There were also a LOT of musings by Nicole about this childhood boy friend who she loved dearly and hadn't seen in a very long time. It didn't seem to have a solid purpose in this book, but I think that it might be just a set up for a sequel. I would be willing to listen to the sequel (if one comes) because I believe Karen is a great writer.
The narrator OLD, but the characters were young...hard for my imagination to remember most of the characters were under 50. There was a french accent when the narrator felt compelled to say the word in a "French'y" way.
I am glad I read it, but it has put my Witemeyer craving on hold.
The story was familiar with its Woman meets Man(in disguise) and they fall in love making each other better people along the way. The plot didn't really start until about halfway through. There were some HOT moments and they wernt unrealistic. However, I wish the political plotline was spread more evenly through the book so that I could get a better handle on where everyone was getting the motivations for their actions. Why did the brothers want to kill anyone? I thought I knew why Dogface did not want to marry Kat, but then I was taken off guard when he was upset with her brothers for not giving her to him. I am not a die hard Highland fan, but historically everything felt very accurate and it was wonderful to picture the cold scenery.
The narrator was a bit confusing...everyone sounded very similar ( Have to applaud his accent though, it was really good!). I won't be continuing the series. :(
My favorite of all her novels. I read it, then I audiobooked it. The heroine is everything I want to be. Strong, spiritual, clever, generous, kind, loving, and healthy. I want to give the Hero a pat on the head to tell him he has handled his lot in life well, and to not be discouraged by the need to grow a little more. Very romantic in Texas!
The narrator is unknown to me, but I enjoyed the subtle way she went from descriptions of the scenery to the dialogue. It isn't easy to read a story from multiple points of view. She kept all the voices straight and did a good job being lighthearted amidst the drama.
I read the book and enjoyed it so much that years later I baught the audiobook so I could hear it again. The quality of the recording was bad (distracting). The narrator sounded barbaric, like he was always shouting... and his inflection left much to be desired.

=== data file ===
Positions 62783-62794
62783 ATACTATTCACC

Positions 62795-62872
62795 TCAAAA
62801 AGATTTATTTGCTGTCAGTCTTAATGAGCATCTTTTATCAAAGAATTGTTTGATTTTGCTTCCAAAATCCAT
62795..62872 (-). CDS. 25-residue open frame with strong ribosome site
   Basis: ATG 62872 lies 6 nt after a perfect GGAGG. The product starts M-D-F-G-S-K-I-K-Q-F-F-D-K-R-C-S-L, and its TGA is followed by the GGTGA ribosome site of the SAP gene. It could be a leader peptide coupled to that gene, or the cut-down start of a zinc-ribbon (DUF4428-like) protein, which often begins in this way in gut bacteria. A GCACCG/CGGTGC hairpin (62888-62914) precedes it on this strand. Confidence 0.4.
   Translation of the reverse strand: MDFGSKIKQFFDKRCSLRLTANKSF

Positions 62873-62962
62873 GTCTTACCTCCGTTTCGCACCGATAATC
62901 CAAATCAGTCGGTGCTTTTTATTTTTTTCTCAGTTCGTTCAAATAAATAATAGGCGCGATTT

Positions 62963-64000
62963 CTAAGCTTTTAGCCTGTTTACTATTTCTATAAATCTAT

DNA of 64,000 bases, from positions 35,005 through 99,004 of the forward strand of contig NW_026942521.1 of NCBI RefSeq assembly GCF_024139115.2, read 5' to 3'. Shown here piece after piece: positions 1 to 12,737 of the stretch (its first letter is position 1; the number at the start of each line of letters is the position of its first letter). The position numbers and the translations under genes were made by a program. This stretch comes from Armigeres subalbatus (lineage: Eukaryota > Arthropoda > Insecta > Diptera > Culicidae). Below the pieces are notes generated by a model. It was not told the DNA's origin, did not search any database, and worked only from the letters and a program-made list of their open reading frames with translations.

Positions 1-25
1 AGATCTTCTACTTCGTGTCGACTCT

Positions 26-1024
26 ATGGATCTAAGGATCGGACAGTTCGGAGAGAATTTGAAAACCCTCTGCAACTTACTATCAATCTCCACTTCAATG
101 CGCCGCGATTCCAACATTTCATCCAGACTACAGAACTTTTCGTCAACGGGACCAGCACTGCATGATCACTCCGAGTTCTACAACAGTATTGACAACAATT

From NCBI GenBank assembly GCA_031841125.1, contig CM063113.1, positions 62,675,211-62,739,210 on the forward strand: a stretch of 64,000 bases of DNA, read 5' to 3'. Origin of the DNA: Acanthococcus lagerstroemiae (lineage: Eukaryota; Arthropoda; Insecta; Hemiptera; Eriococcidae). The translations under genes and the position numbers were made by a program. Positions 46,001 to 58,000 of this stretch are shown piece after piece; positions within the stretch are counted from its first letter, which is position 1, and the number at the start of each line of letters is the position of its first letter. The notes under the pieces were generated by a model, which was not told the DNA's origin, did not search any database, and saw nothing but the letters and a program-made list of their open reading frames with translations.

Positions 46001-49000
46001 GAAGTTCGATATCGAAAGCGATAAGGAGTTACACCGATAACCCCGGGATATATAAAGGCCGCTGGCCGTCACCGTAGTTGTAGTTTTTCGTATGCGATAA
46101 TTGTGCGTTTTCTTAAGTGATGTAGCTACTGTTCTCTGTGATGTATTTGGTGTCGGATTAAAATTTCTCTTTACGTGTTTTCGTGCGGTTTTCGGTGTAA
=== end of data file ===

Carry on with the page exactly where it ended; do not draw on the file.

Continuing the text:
The story was still good. I like it when the woman gets a choice and yet a soul mate is still in her future. The hero wasn't "desperate to make her his" but he was very exited to start his life with this charming woman (from a lower class) if she would only accept the mysterious gift and himself in her future. The futuristic world was well described and I didn't get bogged down with the descriptions of an environment I have never seen.
I read the first book (good book btw), and the second was similar, but with a happier/sweeter ending. I enjoyed seeing all my fav characters from book 1, and felt this one held a bit more emotional drama and less action drama (but there was plenty of both). Hilarious! Lucy March (among the Molly Harper footprints) did a great job slipping in hilarious descriptors and inner dialogue that only added a great dimension to the action and emotion. Plus...it was fun!
I was happily confused and disturbed by a new main player "The Widow" (her mom). You HAVE to love Leo (even though he is every perfect everlasting unconditional love dream that girls - not women - sing about). In this book it was a bit more difficult to follow the parameters involving the potion creation problems. There are surely "rules of limitations" I am supposed to understand/remember, but just didn't quite hold them through the entire book (Example: Using a Funnel Beaker vs a Einstein Beaker).
I heart Amanda Ronconi!! She is by far the best narrator I have ever listened to. I love many narrators (Nick Podehl, Kate Redding, Barbra Rosenblat, Eva Wilhelm, Rebecca Soler, Jim Dale, Therese Plummer, Angela Dawe, Rosalyn Landor, and Laural Merlington) but Amanda holds a special place that inspires me to read short stories out loud to my husband and son. Keep inspiring us Amanda!
I read this while waiting for book 3. It is a VERY short story, and just gives you a little taste of what Kate used to deal with regarding Nick back in the day. If I hadn't read the other 2 in the Fox & O'Hare series I wouldn't have enjoyed this as much. I don't usually like narrators like Scott Brick, but I find myself enjoying his dry deep vocal tones narration of this book. Unrealistic outlaw gone good story. I love to hate Nick's targets, and Nick's ability to cover all bases during a con. Well done! *applause*.